Army Major General John Campbell has 30,000 U.S. soldiers in the region trying to find them.
"We're killing a lot of bad guys, but they are still regenerating here," said Campbell, who leads the 101st Airborne Division.
He estimates his soldiers have killed or captured an astonishing 3,500 insurgents in the last four months, but says there are probably 7,000 or more still operating there.
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The remote mountains that divide Afghanistan and Pakistan's tribal area is some of the deadliest terrain in the world.
According to a counterinsurgency strategy where "clear, hold and build" formulates the recipe for success, areas out here are still very much in the first stage.
"I have some provinces, some districts that are very kinetic. We continue to drop bombs, we continue to fight every single day, we are doing zero governance and zero development in some of those districts," Campbell said. "However, in other provinces where security is okay, he said, 'we do governance, we do development...' We are really focusing on the district reinforcement level so 160 districts inside of [Regional Command] East, every one of them is different."
"We have pockets, unlike other parts of Afghanistan where you can go clear, hold and build, pretty symmetrically. Here it's different. We have pockets of goodness. What we're trying to do is get all of those pockets of goodness together," he said.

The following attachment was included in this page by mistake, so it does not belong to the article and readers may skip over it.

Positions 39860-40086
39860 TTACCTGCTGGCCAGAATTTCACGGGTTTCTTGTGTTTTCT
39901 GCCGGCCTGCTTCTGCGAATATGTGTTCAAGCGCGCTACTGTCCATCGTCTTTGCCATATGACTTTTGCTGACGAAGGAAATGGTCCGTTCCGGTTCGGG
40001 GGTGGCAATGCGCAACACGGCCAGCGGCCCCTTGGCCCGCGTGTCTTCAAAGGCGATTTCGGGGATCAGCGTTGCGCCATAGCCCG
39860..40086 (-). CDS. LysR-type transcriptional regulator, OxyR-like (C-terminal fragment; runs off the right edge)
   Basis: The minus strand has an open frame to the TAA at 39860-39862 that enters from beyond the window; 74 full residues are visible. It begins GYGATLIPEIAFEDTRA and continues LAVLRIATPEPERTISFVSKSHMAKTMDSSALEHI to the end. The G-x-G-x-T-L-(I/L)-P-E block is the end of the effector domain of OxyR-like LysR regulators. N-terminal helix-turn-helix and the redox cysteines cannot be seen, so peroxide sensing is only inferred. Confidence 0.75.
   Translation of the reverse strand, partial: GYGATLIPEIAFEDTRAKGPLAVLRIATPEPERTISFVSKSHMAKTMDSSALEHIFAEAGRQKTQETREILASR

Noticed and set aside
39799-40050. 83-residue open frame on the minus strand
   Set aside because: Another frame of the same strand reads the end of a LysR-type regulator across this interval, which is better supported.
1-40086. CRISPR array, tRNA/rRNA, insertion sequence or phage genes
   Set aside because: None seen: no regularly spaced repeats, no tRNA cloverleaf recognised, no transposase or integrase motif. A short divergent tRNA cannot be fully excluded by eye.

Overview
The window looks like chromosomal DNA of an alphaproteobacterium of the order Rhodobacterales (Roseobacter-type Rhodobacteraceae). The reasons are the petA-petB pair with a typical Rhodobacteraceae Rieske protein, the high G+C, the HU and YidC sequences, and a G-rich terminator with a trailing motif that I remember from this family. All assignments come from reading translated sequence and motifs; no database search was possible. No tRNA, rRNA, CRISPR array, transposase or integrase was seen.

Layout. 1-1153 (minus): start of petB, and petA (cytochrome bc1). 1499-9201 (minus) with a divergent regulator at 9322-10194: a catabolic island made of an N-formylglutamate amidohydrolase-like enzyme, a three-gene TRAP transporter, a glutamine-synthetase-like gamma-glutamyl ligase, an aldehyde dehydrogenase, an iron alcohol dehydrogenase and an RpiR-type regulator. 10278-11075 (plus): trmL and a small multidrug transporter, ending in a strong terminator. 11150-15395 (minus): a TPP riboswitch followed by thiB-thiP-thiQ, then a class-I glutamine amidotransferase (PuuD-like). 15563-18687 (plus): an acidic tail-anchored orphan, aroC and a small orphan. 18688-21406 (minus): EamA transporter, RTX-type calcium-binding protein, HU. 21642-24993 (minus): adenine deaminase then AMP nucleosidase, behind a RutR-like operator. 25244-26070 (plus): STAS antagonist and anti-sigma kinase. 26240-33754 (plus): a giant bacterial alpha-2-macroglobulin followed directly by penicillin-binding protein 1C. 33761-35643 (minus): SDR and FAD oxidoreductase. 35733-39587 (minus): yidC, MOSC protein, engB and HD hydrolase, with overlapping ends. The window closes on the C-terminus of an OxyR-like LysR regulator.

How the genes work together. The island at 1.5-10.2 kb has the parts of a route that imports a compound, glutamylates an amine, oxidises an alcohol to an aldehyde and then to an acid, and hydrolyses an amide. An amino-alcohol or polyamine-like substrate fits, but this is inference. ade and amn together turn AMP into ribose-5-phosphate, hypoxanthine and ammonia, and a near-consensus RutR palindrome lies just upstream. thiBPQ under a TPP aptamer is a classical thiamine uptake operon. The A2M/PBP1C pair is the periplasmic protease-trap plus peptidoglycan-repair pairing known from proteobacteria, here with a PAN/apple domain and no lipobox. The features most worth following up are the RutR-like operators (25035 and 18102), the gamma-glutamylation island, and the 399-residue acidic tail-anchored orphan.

Countrywide, the number of airstrikes is up a phenomenal 172 percent from the same period last year, with more than 4,600 bombs and Hellfire missiles launched.
Special operations raids have increased as well -- more than 1,500 night raids in a 90-day period, with daytime raids numbering 17 a day.
But the Taliban is fighting back hard, and the soldiers at Camp Joyce see it every day.
"Lots of ambushes, things along those lines, a lot indirect fire, they stage themselves throughout the mountains here," Sgt. Christian Gatison told us.
Megan Devoy, a 21-year-old private first class with the Army Military Police has come under withering fire.
"We started taking fire from all angles, they had us in a 360, and all you can do at this point is locate the enemy and do what you can and eliminate them," said Devoy, who is just over five feet tall and barely a hundred pounds.
Complicating the fight is the difficulty of identifying the enemy.
"You have to worry about the people who are two-faced," she said of local Afghan villagers in the region. "They are Taliban and they are trying to act as if they like us, and they'll turn their back on you, and as soon as your snap your fingers, they'll turn around, grab a weapon and shoot right back at you."
"It's one of the most exhilarating things that you can go through here but you have to keep aware of the fact that it is your life, it is your brothers' and sisters' life and you must protect them," DeVoy said.
As a woman on the frontlines, Devoy said, "I love being able to say I can go out there and fight for my country with every man in the army."
But the cost has been high.